If “Lichen Patterns” offers a rather relaxing structure, “Ritual Sequence” raises the level of intensity with more hectic percussions. Percussions which plough heathen moods fed by the groans of Didge, the muffled songs of spectres and those of the flutes with a tint of blowpipe. The structure reminds me extremely Steve Roach, especially with those synth lines floating such as long lassoes without preys to catch, in his quest of the Australian deserts with tones and organic pulsations which are smothered by a dense layer of synth to the very ancestral aromas. “Orison” distances itself from the usual style of Shane Morris with a clearly more tribal approach. One would say a ritual dance of the Middle East with lively percussions and with airs of Armenian flutes; the Duduks. If the percussions play a leading role in “Blood Moon”, the rhythms to which they give birth are not less very peaceful here. So, “Unfolding” is closer of Steve Roach‘s ambient tribal universe than “Ritual Sequence“. In fact both titles are closely bound by the same atmospheres, aboriginal flutes in less. If the percussions are also well fed, they are less strong and let glitter ringings of carillons which throw an aura of incantatory mysticism on the most ambient, the most serene track of “Blood Moon”. I like it! And the sonic shroud is filled with small hearing pleasures which are going to delight those who are gourmand of sounds and tones. “Night Rapture” is the highlight of “Blood Moon”. The intro grows slowly with percussions which trace a laborious ascent. Little by little the pace accentuates its cadence beneath muffled growls, which stretch in long reverberations, and synth lines of which some are escaping and form shadows which float like ethereal songs. It’s dark, heavy and insistent. Like an ambient trance! The subtle crescendo is very wrapping. Between the uncomfortable blackness of the nights of agitation and the hypnosis of the continual upward percussions, “Night Rapture” infiltrates our senses with a merciless will of bewitchment. The ambient stubborn rhythm is always climbing these timeless staircases while that some rich synth lines are erupting, such as slow waves rolling with harmonies always a little muddled up which inject a mix of ethereal and sibylline ambiences. This is incredibly mesmerizing. Our eardrums tremble under the din of the percussions. The wild approach of “Night Rapture” evaporates bit by bit after the 12th minute into some shivers and insect noises, ending so a journey at the end of the ominous and fascinating ambiences of “Blood Moon”; an album in the same lineage as Proof Positive and Spiral Meditations by Steve Roach. A very beautiful album which opens new perspectives to the ambient tribal genre, due to the wealth of its rhythms and its soundscapes to the evolutions as much audacious than the ingenuity behind the multiplicity of the patterns of manual percussions.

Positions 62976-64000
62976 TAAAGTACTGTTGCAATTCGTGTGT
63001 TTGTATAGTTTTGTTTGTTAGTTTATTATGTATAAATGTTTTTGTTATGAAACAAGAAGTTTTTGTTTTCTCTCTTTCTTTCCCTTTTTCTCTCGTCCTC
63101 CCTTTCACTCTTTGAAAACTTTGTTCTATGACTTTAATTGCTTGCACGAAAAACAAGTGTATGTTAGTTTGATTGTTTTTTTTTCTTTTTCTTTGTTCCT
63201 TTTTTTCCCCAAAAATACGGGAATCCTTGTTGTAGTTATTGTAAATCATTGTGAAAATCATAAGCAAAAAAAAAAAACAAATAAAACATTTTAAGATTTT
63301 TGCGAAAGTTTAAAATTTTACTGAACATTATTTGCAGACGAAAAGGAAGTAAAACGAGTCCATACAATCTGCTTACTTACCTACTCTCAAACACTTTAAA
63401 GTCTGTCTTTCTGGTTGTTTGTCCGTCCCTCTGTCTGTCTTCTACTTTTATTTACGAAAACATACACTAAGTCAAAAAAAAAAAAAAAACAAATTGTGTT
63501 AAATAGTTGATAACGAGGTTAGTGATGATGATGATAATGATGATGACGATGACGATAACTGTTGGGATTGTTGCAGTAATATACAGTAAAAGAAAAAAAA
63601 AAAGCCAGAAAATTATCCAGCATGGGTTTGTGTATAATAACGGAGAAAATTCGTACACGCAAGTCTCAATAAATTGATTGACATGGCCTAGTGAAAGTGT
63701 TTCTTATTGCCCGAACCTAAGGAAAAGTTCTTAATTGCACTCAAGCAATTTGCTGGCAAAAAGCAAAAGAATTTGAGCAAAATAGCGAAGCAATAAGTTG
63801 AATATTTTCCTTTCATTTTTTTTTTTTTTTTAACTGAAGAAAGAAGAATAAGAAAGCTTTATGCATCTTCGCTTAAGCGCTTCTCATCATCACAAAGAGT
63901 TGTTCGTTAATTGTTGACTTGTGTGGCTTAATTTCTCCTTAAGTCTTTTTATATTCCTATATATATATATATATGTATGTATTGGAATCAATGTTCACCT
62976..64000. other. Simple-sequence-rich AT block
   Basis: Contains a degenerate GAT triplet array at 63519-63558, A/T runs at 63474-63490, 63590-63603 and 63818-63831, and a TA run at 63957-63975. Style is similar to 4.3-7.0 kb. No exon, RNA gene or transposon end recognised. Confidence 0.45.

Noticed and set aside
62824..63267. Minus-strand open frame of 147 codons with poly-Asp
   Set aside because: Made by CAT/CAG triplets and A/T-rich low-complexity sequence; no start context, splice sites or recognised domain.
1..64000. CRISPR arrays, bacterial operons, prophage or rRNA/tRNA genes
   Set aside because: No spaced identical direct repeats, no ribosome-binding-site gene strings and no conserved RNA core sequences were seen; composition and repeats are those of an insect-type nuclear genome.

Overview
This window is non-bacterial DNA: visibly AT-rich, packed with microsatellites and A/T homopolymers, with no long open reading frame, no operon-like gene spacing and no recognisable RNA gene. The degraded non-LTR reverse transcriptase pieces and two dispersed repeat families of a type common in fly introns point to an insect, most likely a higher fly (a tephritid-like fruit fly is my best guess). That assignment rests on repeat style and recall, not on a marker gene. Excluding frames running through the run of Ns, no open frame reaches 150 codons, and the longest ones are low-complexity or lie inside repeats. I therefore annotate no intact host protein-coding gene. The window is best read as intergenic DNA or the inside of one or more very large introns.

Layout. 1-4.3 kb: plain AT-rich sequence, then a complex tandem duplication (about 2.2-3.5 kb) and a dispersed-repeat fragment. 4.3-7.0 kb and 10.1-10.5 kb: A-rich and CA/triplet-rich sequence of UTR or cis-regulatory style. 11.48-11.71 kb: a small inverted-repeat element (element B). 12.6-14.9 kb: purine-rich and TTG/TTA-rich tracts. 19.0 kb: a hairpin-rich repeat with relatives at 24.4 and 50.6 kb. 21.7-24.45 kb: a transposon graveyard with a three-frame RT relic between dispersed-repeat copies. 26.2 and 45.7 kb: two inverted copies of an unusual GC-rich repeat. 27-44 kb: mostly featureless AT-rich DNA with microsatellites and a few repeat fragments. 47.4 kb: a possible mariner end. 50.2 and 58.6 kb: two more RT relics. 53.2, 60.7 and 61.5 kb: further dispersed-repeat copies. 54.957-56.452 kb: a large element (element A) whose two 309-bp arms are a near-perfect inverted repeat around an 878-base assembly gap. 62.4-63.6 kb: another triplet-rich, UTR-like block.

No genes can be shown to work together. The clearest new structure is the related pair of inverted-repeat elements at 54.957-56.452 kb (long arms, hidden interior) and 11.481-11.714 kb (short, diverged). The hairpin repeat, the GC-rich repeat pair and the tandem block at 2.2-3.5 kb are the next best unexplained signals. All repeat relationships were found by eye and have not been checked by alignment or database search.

Sylvain Lupari (April 26th, 2015)
gutsofdarkness.com & synthsequences.blogspot.ca